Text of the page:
Senate introduces bipartisan bill to help farmers, forestry, and reduce air pollution

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The Pine River. (United States Forest Service)

The Audubon Society says the legislation helps the agriculture and forestry industries naturally remove carbon from the atmosphere, creating a cleaner future for birds and people.

DETROIT, Mich. (WLNS) – A bill introduced in the Senate on Thursday will improve the agriculture and forestry sectors’ ability to reduce air pollution.

The Growing Climate Solutions Act of 2020, led by Senators Debbie Stabenow (D-MI), Mike Braun (R-IN), Sheldon Whitehouse (D-RI), and Lindsey Graham (R-SC) sets nationwide standards from the U.S. Department of Agriculture to establish sustainable management practices.

“While farms and forests have been uniquely impacted by the climate crisis, they can also be an important part of the solution,” said U.S Senator Debbie Stabenow. “Our bipartisan bill is a win-win for farmers, our economy and our environment by providing new economic opportunities to store carbon while also addressing the climate crisis.”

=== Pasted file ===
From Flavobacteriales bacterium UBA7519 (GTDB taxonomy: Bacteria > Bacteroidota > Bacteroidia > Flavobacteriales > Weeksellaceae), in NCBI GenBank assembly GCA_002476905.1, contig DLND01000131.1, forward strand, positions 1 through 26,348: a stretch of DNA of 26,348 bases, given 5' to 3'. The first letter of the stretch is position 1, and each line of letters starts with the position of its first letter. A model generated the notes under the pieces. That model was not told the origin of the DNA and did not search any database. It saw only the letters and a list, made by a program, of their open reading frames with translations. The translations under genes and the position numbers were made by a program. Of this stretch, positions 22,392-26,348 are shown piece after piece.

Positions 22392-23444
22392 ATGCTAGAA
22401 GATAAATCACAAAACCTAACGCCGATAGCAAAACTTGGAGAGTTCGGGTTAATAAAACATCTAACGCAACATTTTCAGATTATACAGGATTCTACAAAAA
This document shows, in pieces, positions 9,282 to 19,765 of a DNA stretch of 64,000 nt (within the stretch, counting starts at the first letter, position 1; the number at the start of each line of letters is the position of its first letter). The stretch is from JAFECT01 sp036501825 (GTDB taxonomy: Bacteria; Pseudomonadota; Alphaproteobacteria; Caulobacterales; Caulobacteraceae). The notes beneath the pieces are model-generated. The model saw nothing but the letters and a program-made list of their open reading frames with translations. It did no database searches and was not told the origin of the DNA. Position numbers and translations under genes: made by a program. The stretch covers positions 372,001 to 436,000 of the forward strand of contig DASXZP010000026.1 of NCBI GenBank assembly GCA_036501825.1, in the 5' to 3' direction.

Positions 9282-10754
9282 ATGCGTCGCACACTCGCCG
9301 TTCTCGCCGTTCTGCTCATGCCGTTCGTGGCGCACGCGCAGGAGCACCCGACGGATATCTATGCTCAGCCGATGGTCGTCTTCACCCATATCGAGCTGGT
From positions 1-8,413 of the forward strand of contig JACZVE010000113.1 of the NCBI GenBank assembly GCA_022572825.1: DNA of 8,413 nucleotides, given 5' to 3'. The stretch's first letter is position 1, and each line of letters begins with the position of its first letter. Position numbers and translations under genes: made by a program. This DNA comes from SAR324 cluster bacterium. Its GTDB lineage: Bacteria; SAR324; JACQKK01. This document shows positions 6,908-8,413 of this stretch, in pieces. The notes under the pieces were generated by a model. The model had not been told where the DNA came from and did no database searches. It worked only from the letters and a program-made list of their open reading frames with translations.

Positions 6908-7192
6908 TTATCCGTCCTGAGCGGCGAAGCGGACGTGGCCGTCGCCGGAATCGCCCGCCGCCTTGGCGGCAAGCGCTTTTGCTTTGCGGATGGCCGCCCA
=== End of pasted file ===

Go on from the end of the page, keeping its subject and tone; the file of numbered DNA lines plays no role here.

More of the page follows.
The standards include planting cover crops, prescribed grazing, and reforestation as well as removing carbon from the atmosphere through natural processes like storing it in the soil, according to The National Audubon Society.

“Farmers, ranchers and foresters are too often unsung heroes in the fight against climate change,” said David Yarnold, president and CEO of the National Audubon Society. “This bill will help to create a cleaner future for both people and birds, while also helping rural economies recover from the COVID-19 crisis.”

The bill points out three major roadblocks stopping farmers and foresters from earning income using climate-smart agriculture and forestry including how to navigate carbon credit markets, who to trust in the marketplace, and carbon credit professionals not having expertise in agriculture or forestry.

The Growing Climate Solutions Act would have the USDA publish a guide for farmers to get through the process, certify technical assistance providers, and certify third-party verifiers who can confirm carbon emissions were reduced or properly stored.

“The sustainable practices included in this bill will help protect and restore habitat for climate-threatened birds, such as the Wood Thrush, Cerulean Warbler, and American Woodcock that call Michigan home,” added Erin Rowan, Audubon Great Lakes Conservation Associate in Michigan.

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